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Elephant Ears, Not the kind you think

Through the Elephant Ears is the second story and the title of the book. Elephant Ears were plants that grew up to ten feet high, with broad green leaves and a bamboo-like stalk that made "perfect pea shooters and collectively even better tunnels." The actual name of the plant is Japanese Knotweed and it was brought to North America in the 1800's as an ornamental plant. Now, it is considered an invasive species and people struggle to remove it from their properties. When I was a child we used to play in the fields of Elephant Ears, making tunnels, and trails from one place to another. We cut up the hollow stalks and made pea shooters; I can still taste the bitterness of the plant on my lips. They provided a place of our own and endless hours of fun in summer. In winter they were a nuisance as the dead, brown stalks poked through the snow and ruined our toboggan runs. There was nothing worse than sliding down the snow-covered hill only to hit a clump of dead plants bringing the speed of the sled to a dead stop.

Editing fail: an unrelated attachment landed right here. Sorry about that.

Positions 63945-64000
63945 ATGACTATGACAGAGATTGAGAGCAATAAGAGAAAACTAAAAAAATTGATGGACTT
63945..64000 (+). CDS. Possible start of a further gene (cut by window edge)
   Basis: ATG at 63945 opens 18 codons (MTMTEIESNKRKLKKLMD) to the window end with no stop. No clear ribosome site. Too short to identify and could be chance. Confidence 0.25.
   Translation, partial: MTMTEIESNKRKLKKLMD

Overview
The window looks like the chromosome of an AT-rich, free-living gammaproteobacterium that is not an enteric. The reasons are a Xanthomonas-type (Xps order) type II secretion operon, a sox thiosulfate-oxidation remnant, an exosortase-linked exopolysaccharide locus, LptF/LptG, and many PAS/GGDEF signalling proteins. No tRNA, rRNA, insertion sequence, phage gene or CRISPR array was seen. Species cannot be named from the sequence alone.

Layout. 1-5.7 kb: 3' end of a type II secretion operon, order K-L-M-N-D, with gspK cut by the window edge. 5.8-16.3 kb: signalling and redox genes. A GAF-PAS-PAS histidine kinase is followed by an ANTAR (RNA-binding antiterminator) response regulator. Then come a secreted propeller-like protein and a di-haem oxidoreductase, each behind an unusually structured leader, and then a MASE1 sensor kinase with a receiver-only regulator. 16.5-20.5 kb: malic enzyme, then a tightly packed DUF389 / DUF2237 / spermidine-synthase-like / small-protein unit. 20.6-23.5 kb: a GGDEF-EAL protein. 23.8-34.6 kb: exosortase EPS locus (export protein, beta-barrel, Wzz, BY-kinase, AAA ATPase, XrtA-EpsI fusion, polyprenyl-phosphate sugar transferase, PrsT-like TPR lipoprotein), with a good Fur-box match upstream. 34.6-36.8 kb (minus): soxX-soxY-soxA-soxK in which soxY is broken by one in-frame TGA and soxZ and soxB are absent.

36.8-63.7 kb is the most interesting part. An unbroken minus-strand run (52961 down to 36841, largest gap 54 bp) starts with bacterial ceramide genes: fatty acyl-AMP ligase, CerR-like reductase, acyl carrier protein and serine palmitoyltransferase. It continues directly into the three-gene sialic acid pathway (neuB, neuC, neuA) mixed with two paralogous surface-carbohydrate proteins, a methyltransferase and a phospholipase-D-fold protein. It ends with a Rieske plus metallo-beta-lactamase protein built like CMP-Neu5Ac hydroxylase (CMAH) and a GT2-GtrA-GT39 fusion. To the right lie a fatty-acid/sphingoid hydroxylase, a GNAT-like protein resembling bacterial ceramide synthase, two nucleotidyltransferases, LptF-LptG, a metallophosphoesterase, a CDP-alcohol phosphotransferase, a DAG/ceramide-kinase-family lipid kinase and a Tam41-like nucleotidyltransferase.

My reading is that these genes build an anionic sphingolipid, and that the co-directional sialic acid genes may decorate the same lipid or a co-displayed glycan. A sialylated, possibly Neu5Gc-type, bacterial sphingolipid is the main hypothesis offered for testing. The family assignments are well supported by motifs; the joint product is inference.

Vigilante justice, life-altering guilt are the key components of this story. Kat views what can happen in a blink of an eye and the aftermath of such an event.

Japanese Knotweed- aka Elephant Ears

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